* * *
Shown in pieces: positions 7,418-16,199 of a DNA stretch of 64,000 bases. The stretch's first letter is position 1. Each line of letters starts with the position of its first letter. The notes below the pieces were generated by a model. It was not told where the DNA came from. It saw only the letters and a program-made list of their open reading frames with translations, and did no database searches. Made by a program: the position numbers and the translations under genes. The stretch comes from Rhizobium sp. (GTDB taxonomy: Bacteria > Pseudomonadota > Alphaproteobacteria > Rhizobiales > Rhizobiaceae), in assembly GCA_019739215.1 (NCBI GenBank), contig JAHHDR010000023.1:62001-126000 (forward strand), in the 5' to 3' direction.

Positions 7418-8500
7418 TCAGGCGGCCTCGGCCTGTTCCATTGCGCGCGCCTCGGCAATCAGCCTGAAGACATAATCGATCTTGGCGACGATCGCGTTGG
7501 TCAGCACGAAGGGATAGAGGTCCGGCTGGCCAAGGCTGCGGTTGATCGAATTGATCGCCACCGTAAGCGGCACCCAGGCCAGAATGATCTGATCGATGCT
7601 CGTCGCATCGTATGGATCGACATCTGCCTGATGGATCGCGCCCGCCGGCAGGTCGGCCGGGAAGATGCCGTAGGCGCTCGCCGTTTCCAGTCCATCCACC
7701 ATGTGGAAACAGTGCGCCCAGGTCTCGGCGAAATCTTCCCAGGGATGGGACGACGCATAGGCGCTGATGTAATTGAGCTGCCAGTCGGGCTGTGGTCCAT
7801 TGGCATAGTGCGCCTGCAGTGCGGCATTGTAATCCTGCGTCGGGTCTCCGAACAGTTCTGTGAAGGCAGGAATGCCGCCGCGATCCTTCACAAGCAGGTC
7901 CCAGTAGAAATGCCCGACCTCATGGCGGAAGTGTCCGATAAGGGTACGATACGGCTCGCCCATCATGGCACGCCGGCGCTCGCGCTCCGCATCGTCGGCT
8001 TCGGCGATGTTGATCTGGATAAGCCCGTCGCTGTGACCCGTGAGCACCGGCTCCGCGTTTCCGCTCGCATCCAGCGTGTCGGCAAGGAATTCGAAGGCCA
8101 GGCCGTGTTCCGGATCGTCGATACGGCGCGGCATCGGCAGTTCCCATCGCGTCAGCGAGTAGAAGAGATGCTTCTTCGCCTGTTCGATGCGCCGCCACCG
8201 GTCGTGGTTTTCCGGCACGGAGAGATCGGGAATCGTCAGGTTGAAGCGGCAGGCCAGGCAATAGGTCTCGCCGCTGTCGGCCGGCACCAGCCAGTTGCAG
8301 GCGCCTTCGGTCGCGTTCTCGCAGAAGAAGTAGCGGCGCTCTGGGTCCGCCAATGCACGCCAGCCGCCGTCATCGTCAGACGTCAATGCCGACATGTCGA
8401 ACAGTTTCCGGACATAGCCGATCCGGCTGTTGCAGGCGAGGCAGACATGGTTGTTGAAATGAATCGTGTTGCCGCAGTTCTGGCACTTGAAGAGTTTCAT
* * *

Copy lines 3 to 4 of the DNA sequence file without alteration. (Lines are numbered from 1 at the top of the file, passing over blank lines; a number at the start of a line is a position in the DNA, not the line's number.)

7418 TCAGGCGGCCTCGGCCTGTTCCATTGCGCGCGCCTCGGCAATCAGCCTGAAGACATAATCGATCTTGGCGACGATCGCGTTGG
7501 TCAGCACGAAGGGATAGAGGTCCGGCTGGCCAAGGCTGCGGTTGATCGAATTGATCGCCACCGTAAGCGGCACCCAGGCCAGAATGATCTGATCGATGCT